Victory Day in Occupied Moscow

9 May

Trucks with police and internal forces lying in wait. May 9, 2012 in the center of Moscow (my photo).

Today is May 9, when Victory Day is observed in Russia to commemorate the defeat of Nazi Germany in 1945. There is virtually not one Russian (or, ex-Soviet) family that hasn’t in some way been affected by the war: my own grandfather served in the army from 1941 until 1945. And while the official observance of the holiday has always, to some extent, co-opted many private reflections on individual people’s relationships to the war and its memory and legacy, there has never been anything quite as profane as what is in plain sight in Moscow today.

Following a large opposition march that was violently dispersed on the eve of Putin’s inauguration as president for the third term, to which he was “elected” in March as a result of heavy falsification and fraud, sporadically organized protests have been ongoing in Moscow ever since. On the day of the inauguration, May 7, the police and internal forces blocked off the center of the city and disbanded people who were trying to observe Putin’s motorcade as it proceeded towards the Kremlin. I watched the inauguration on TV: the motorcade proceeded along completely deserted streets of Moscow in broad daylight as people who live in apartment buildings along the route of the motorcade weren’t allowed out of their homes. A juxtaposition shot of Barack Obama’s inauguration, observed by 2 million people on the National Mall and of Putin’s motorcade on Moscow’s empty streets became an immediate internet sensation, retwitted and reposted online. Protests have been going on ever since.

Today, in a sense, feels like an apogee of more than a week’s worth of events of misguided historical analogies. These analogies were launched on May 1, when Medvedev (the new ex-president) and Putin (the new president) went for a walk among 100,000 people (official and likely exaggerated estimate) celebrating May Day (who, by some accounts, were bussed in to participate in the happening). The duo, Putin dressed in a stylish black suit and Medvedev sporting a stylish white coat, followed up on their outing by going to have beer so as to seem as though they are one with the people – an event, which, as the poet Lev Rubinstein suggested, should have been avoided had Putin and Medvedev’s image makers thought of the historical analogy between the attempted seizure of power by the Nazis in Germany during Hitler’s Beer Hall Putsch in 1923 and the illegal seizure of power by the fraudulently “elected” Putin-Medvedev tandem. The inauguration on May 7, too, was full of misguided historical analogies: as I was watching the ceremony on state TV, I was finding it hard to keep my face straight as the commentators, in one breath, discussed both the coronations of Muscovite princes in the Kremlin in the Middle Ages and the fact that, according to the Soviet protocol still in force, Putin would be addressed by the Kremlin’s commandant as “Comrade President.” However, May 9 – the Victory Day today – is the most profaned historical analogy of all this week.

Putin’s regime has entirely co-opted the memory of the war against Germany, the memory that is nearly sacred to most Russians, for its own purposes and this was in evidence during the heavy military parade today, which the regime had been rehearsing for several days prior to today (causing huge traffic jams all over the city as a result). Shifting the epicenter of national attention from private reflections, using the stands filled with elderly veterans as a prop, Putin unflinchingly (because of botox injections to his face, as some maintain) observed as Army units and heavy military machinery marched along the Red Square. He’s done this in previous years, sure, being the first post-Soviet leader to re-institute the military parade on Victory Day on the Red Square as a form of commemoration (Boris Yeltsin made sure to move it off-site, even rebuilding a small cathedral at the entrance to the Square that was used for passage of heavy military machinery during Soviet-era parades so as to block the most direct entrance into the Square); but this year, following more than a week of events, nothing private was allowed to be left in the meaning of May 9. Putin, violently back in power and clinging on as if he is here to stay for good, has put himself forward as the personification of the day which now, officially, is about nothing else than military might and national pride enabled by his, Putin’s, own enlightened rule. Referring to Putin’s KGB service in East Germany and playing on today’s celebrations over Nazi Germany, someone on twitter pointed out that, “there is a German occupant in the Kremlin.”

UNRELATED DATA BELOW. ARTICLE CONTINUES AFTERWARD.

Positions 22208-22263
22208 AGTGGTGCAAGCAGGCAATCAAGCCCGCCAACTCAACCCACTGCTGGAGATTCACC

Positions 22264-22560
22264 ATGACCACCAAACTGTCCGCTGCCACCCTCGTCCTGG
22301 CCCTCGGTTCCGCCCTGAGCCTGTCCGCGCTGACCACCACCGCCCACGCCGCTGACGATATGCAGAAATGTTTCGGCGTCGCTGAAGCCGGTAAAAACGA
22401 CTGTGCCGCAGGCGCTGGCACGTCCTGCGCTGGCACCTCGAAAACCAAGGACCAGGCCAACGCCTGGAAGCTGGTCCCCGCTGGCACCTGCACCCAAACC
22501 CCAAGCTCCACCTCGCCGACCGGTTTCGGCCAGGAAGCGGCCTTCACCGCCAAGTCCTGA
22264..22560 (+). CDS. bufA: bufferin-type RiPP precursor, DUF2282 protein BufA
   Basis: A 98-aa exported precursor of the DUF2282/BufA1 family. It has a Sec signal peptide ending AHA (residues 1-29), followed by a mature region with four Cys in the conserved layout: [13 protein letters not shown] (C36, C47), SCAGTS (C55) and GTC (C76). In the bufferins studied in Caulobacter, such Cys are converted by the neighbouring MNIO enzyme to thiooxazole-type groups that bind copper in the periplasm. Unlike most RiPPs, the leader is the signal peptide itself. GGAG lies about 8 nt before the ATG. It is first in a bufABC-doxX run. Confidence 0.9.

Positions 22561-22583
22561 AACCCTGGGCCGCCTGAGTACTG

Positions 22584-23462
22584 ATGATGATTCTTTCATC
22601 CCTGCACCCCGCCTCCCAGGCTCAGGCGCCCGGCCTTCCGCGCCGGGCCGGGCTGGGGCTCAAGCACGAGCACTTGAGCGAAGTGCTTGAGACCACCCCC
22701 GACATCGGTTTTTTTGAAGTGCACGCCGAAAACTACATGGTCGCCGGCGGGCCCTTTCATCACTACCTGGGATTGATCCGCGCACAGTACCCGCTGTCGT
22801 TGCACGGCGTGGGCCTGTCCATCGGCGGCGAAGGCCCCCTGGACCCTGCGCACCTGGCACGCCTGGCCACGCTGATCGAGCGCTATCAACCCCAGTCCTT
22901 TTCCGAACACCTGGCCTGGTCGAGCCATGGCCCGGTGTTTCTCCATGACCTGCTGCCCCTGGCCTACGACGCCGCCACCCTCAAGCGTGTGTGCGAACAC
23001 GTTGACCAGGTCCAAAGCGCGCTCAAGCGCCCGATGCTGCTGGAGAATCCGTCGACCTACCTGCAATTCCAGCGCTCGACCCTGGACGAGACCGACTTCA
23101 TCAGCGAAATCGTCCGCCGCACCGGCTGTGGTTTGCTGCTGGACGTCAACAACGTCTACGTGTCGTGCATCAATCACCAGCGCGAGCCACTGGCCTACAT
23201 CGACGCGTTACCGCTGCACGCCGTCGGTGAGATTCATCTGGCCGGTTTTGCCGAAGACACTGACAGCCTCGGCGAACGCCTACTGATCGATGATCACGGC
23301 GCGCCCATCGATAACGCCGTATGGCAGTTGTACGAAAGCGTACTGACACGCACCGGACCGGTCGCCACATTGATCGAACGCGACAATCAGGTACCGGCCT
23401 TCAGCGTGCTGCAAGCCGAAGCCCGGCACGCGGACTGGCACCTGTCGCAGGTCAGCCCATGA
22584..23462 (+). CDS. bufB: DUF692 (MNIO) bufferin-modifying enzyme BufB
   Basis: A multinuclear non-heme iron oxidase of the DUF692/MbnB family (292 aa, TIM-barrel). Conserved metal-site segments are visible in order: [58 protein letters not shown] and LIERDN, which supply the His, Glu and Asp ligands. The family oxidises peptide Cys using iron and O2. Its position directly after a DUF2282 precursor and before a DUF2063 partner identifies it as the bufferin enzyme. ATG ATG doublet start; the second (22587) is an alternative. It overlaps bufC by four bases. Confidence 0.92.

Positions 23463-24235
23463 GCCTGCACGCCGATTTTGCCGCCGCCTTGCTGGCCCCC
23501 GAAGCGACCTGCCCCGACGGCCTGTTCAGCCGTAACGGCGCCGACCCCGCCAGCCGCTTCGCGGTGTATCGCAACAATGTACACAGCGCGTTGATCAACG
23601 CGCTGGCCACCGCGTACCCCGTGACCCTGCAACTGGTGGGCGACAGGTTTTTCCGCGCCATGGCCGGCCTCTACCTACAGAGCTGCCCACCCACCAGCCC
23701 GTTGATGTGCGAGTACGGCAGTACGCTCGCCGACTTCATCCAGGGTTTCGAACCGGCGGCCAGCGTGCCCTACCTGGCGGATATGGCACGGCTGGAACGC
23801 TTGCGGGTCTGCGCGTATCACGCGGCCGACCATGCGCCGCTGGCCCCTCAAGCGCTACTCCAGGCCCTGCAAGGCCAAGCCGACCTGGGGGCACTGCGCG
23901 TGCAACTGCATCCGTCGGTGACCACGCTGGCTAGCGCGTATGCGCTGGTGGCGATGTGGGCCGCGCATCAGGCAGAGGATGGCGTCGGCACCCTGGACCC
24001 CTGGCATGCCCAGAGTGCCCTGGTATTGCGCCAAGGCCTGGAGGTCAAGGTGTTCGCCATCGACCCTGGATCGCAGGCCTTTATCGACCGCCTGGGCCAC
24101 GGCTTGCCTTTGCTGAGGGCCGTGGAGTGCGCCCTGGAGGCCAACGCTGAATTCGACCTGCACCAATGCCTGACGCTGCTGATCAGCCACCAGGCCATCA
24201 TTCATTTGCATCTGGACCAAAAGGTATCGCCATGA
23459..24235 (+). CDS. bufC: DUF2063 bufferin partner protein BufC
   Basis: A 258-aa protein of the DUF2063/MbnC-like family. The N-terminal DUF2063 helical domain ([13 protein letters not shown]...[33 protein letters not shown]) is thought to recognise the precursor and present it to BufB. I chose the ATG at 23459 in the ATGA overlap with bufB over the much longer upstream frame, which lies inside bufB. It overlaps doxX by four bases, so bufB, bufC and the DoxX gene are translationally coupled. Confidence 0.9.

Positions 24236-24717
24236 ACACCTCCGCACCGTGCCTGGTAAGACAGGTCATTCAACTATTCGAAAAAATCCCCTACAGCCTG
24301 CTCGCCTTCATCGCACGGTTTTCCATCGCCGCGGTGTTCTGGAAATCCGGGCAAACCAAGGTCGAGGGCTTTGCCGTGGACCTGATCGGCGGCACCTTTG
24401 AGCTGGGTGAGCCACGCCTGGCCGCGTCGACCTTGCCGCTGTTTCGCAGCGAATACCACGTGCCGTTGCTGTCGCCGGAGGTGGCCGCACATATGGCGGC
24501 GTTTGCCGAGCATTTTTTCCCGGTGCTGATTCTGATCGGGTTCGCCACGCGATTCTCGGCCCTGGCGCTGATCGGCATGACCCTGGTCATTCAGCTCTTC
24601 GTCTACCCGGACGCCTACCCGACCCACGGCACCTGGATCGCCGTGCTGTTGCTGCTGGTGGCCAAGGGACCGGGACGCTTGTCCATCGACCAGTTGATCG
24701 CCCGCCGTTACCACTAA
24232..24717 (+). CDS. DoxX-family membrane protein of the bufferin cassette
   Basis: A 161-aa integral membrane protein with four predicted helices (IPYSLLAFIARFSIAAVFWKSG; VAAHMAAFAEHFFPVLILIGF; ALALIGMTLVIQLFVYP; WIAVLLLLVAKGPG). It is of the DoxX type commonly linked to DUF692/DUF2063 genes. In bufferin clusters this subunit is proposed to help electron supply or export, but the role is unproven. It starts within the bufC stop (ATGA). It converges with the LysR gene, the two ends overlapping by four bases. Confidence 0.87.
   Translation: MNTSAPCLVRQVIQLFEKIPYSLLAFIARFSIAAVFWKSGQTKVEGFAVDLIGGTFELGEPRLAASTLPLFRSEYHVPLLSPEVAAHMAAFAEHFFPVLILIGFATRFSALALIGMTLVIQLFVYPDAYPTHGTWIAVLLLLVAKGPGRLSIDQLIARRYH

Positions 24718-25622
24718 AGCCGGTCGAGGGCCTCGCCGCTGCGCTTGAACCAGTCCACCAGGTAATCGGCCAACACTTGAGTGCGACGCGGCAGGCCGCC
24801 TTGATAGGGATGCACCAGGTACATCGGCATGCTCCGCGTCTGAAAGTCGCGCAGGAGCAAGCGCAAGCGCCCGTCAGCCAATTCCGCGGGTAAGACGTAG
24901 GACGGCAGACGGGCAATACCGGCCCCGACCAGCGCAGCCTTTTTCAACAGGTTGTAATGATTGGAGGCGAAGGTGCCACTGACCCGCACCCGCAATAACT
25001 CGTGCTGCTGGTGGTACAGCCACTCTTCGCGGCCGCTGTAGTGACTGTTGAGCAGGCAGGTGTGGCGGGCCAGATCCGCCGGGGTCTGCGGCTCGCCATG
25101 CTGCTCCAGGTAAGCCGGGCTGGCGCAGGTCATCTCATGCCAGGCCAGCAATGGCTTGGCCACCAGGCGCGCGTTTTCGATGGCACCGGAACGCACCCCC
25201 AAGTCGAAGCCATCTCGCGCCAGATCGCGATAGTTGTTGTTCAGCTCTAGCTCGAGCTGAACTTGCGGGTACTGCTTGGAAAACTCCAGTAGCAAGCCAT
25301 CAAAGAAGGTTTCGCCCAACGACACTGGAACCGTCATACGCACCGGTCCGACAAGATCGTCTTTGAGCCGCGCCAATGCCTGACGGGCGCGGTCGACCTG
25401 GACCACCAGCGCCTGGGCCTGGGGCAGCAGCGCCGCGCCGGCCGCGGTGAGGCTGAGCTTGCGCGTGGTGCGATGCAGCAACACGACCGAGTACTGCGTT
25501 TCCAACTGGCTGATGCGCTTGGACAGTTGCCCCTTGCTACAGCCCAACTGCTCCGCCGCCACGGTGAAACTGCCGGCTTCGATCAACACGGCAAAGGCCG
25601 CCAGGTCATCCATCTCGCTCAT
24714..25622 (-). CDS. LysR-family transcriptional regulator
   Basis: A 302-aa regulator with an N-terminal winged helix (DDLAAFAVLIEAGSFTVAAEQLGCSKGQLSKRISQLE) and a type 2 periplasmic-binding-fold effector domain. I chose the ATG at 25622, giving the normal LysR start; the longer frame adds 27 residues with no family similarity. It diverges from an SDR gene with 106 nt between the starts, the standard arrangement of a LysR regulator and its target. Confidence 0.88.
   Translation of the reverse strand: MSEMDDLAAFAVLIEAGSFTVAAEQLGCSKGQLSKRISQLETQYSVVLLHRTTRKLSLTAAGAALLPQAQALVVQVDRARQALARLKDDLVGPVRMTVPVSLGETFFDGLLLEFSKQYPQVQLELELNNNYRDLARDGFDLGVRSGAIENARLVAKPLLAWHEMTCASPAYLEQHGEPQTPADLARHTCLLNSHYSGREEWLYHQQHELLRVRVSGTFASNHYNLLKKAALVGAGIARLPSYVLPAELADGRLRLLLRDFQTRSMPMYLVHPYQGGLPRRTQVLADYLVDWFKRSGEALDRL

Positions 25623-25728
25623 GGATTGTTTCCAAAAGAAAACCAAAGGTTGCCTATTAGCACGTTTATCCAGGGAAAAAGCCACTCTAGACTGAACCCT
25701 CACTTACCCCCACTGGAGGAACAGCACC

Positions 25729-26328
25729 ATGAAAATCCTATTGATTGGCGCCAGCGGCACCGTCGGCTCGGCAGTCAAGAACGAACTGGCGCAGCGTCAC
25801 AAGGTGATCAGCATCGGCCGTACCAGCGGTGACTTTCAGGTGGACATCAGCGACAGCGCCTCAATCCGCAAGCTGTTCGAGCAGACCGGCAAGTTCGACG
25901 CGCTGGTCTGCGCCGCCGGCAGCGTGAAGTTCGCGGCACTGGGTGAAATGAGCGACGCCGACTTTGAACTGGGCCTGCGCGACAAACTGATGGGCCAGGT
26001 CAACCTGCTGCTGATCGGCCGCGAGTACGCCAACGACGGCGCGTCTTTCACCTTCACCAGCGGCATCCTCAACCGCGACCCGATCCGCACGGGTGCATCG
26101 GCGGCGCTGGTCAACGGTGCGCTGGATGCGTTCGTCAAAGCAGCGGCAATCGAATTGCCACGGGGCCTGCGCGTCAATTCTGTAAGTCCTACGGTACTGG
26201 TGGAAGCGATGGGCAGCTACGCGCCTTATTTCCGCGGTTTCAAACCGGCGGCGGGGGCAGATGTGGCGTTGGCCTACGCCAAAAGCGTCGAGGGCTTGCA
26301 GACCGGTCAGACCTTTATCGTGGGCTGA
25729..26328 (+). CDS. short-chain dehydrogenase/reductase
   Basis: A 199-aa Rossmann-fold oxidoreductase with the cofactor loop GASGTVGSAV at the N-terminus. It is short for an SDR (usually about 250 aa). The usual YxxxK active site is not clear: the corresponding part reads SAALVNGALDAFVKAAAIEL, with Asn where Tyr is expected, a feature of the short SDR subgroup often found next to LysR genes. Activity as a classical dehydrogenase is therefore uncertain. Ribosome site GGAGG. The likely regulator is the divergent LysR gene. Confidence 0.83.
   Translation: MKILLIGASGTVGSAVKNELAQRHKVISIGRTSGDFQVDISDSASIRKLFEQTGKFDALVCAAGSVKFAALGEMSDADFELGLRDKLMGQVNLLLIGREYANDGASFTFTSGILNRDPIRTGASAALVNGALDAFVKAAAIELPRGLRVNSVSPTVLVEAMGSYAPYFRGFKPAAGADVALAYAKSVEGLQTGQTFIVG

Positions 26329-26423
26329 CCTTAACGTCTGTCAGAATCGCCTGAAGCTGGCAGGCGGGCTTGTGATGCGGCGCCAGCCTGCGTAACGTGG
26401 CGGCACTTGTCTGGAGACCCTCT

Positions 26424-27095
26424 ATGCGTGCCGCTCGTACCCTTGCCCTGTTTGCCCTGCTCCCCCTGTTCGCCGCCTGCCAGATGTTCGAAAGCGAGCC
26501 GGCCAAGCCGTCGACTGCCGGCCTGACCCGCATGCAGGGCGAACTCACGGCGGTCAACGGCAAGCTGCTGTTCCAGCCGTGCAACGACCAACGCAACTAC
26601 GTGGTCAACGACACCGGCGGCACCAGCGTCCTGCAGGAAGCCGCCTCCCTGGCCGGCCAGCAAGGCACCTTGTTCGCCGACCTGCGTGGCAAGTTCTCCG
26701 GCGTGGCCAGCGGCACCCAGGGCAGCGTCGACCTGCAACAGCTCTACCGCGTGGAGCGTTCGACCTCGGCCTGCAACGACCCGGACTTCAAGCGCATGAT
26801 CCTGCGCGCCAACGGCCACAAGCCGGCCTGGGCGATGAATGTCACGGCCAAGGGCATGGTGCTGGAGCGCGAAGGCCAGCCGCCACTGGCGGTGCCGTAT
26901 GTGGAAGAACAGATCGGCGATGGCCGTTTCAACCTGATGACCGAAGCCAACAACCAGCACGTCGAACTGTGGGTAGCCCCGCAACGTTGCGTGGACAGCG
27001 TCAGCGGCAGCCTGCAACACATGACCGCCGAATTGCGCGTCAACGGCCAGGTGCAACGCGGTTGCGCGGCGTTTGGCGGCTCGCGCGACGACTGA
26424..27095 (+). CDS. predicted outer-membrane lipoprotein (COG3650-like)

There is a very famous song devoted to the Soviet victory over Germany that has the following line: “This Victory Day has a stench of powder to it” (i.e. referring to the hard-won victory that cost 27 million Soviet lives). I remember goosebumps against my skin when hearing this song on TV during observances of May 9 in my childhood. True, TV was still Soviet and full of propaganda, but at least my grandfather, himself with a stench of wartime powder to him, was there in his own person and with his own stories to overpower any officially-created meaning of the holiday. There are fewer and fewer veterans still living- and so the interpretation of May 9 falls, disproportionately, into the hands of Putin and his minions. Seen on Twitter this morning, a contemporary version of that chilling song: “Этот День Победы Путиным пропах” – “This Victory Day has a stench of Putin to it.” 

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